Center, regional and local electionswere entirely farmed out to localelites,
although there were consultationswith the Center, especially forgubernatorial
Unlike the Kremlin,regional leaders oftenhave rather strongchallengers
with financialresources and,most importantly, theresource of publictrust.
Under these circumstances, evenwhen open conflicts arose as withPrimorsky
Krai governor YevgenyNazdratenko, the Center was not in aposition to find
coercive levers andhad to resort instead to bargainingfrom a position
Thus, while Nazdratenko did wind upleaving his gubernatorial post, he
receiveda ministerial appointmentwhile his prot?g? won the replacementelection
Beginning in 2000, with the strictimplementation of Putin's reforms
offederation structure, the regional legislationwas largely brought into
linewith federal law. In the politicalsphere, regional heads lost institutionalrepresentation
at the federallevel-in the Federation Council-along with immunity. Additionally,they
can no longer appoint the headsof power organs in the regions.On top of
that, the creation of sevennew supra-regions ("federal districts")placed
governors under new "bosses"who not only controlled them but
cutthem off from the direct cash flowfrom the Center. In addition, Moscowgained
the power to remove governorsand mayors from office, albeit onlywith a
court ruling. Interbudgetaryrelations changed also: a large portionof
taxes collected in the regions havenow been transferred to the Center.
According to the 2004 budget, only38% of taxes collected in the regionscan
be used locally.
With the adoption of the law on partiesand amendments to electoral legislation,the
system for electing regionalparliaments was standardized.
Half of each legislative assembly isnow elected through party lists,
inwhich regionally based parties areexcluded from participation. Previously,these
regional parties had effectivelyserved as political machines forincumbent
governors. This reformthus further limits the power of regionalheads while
augmenting that ofthe Center.
In the last three years, the overallmode of center-periphery relations
hasalso changed: governors are expectednot only to be politically loyal
but alsoeffective in making regional economicand social decisions, forcing
them toestablish new chains of command andto use effective management
The situation regarding loyalty hasalso changed. Whereas under Yeltsinthe
maxim "refrain from criticizingthe head of state and give help in
electionsif necessary" was perfectly fine,now regional heads must
deliver results.In the last Duma elections, regionalheads and the entire
administrative"vertical" under them workedfor United Russia,
and most governorsand mayors had already joined theparty just to be on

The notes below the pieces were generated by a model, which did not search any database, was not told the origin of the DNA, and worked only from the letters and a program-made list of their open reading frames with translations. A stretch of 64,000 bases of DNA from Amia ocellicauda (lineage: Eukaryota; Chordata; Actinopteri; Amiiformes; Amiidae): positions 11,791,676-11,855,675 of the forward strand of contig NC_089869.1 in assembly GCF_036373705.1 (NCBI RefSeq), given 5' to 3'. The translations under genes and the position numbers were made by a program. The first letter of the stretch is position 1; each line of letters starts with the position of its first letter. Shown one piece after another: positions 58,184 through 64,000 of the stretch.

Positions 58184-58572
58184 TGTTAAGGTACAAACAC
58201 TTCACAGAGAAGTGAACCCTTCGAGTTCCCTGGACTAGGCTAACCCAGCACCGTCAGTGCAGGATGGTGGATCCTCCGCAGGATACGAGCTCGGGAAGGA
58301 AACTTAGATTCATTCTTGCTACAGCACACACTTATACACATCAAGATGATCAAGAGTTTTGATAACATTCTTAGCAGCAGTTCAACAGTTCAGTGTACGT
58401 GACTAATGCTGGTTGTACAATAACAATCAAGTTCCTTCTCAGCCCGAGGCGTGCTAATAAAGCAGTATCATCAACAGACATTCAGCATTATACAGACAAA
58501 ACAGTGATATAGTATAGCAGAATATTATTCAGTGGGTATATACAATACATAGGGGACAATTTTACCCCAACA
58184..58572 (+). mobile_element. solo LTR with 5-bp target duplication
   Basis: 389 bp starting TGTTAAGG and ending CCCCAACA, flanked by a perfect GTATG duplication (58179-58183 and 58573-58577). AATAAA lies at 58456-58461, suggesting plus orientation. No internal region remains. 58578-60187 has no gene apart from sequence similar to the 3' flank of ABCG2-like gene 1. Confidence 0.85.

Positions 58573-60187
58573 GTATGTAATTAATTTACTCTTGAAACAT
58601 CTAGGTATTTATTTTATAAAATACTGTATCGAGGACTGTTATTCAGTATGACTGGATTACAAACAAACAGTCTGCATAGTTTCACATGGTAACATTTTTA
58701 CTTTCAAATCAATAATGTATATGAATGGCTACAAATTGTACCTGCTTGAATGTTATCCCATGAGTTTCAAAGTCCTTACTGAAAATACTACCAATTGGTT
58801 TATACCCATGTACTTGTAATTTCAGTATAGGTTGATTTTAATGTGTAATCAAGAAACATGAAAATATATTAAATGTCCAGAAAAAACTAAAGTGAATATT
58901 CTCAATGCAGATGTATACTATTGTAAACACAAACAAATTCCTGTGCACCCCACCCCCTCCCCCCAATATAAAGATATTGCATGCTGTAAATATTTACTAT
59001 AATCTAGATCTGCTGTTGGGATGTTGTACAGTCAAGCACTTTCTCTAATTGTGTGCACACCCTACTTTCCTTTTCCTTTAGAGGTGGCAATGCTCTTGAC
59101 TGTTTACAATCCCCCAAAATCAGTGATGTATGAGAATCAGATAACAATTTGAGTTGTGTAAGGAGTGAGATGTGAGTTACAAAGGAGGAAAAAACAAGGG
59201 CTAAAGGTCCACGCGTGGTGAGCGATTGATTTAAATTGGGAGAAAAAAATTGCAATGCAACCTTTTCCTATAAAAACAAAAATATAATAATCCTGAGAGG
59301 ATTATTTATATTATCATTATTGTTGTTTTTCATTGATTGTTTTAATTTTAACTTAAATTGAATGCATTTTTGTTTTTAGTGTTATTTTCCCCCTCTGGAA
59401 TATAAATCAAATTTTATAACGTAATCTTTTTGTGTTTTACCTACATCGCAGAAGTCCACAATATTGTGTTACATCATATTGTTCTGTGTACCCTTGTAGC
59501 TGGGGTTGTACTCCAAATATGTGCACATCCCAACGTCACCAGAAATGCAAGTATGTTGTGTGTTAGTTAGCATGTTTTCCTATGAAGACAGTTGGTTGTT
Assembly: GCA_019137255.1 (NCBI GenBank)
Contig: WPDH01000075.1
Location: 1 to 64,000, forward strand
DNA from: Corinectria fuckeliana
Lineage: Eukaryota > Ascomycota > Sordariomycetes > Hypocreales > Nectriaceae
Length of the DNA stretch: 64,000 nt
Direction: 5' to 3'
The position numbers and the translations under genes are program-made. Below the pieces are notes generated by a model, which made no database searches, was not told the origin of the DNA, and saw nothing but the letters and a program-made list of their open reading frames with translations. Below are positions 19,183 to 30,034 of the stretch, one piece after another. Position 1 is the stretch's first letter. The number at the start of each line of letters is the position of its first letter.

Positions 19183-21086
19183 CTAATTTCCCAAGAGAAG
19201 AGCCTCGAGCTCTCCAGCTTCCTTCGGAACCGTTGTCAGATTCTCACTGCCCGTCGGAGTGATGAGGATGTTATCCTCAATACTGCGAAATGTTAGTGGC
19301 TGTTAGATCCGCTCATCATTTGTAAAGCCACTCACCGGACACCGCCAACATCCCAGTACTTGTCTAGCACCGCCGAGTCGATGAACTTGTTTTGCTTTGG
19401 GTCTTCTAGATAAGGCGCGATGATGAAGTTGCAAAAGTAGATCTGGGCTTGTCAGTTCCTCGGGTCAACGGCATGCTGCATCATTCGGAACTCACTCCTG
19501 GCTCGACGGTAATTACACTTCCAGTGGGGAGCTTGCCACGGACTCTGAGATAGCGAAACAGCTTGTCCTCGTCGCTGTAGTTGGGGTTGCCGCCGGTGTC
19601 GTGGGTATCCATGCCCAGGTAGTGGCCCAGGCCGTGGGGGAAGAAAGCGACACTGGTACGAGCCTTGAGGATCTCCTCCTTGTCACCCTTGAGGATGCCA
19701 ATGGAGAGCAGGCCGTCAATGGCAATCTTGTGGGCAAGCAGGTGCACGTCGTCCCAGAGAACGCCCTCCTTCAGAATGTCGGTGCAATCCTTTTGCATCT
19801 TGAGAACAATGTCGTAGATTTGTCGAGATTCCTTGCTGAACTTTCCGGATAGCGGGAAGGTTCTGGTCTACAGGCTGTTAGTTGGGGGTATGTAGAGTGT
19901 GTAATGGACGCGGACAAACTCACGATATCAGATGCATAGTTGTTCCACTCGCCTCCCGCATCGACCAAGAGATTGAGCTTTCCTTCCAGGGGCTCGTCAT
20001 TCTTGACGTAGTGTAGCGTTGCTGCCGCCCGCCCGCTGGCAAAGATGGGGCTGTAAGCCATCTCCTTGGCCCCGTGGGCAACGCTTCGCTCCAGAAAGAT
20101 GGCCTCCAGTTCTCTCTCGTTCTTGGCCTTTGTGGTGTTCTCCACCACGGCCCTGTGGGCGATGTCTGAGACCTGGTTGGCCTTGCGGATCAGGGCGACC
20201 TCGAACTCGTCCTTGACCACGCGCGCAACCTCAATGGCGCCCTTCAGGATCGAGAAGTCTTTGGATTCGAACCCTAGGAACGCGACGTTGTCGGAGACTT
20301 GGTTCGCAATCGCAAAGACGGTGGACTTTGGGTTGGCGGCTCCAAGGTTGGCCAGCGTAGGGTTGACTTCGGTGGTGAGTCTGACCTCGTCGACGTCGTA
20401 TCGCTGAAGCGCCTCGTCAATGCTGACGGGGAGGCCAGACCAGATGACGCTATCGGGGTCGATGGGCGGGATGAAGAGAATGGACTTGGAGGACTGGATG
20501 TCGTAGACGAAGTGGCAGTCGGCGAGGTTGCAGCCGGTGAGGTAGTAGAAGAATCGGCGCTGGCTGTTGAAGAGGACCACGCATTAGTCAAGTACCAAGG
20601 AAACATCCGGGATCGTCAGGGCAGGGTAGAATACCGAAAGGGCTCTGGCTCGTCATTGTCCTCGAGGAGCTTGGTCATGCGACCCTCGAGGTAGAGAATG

the safe side.
Regional Elections: What Will Change?
From Moscow's perspective, theleaders' obvious task now is to reprisethe
outcome of the Duma elections atthe provincial level, giving UnitedRussia
absolute domination in regionalparliaments. Yet this task isharder than
it seems.Unlike the Kremlin, regional leadersoften have rather strong
challengerswith financial resources and, mostimportantly, the resource
of publictrust. One example of this is the recentelection of Arkady Chernetsky,
longtimearch enemy of Governor EduardRossel, as mayor of Yekaterinburg.On
the other hand, the spectrum ofparties in the regions does not looklike
the virtual picture created by thefederal mass media, particularly whenit
comes to the importance of Kremlin-created pseudo-parties. One of thelatter,
Motherland, lacks infrastructure.
The Communist Party's regionalorganizations vary greatly in strengthand
orientation, ranging from nationalismto communist radicalism. Thereare
also internal rifts in United Russia.The organizations of Yabloko and
theUnion of Right Forces (SPS) havevarying degrees of influence as well.Those
regional elections that havealready been held under the new ruleshave
yielded results different fromthose of the Duma elections. In Vologda,Agrarian
Party representativesmade it into the regional parliament.
In Ingushetia, the Party of Life andYabloko were elected. In Volgograd,the
Communist Party garnered nearly26% of the vote.
Regional politicians used preexistingfederal parties as springboards
topolitical activity and their regionalbranches for financial support
andlegitimacy. Along with the presidentialelection, March 14 will bring
electionsin almost 30 regions if onecounts races for governors, mayors,and
local councils. In light of this,parties are an important resource notonly
in the party-list races but in allothers as well.
It is also already apparent that thealignment of forces is completely
differentin different provinces. For example,in Sverdlovsk Oblast, AltaiKrai,
St. Petersburg, and KrasnoyarskKrai, Yabloko and SPS are together ina
united bloc. In Karachaevo-Cherkessia, Yabloko has formed abloc with the
United Industrial Party.
In Yaroslavl, it is running independently.Will the Kremlin be in a position
tofirmly control all this diversity, especiallysince it is practically
impossibleto use its main instrument, federaltelevision networks, in regional
The answer to that question will bethe most important indicator ofwhether
Russian authoritarianism willbecome "tougher" or if there is
achance for a second wave of democratization.bloom in the future.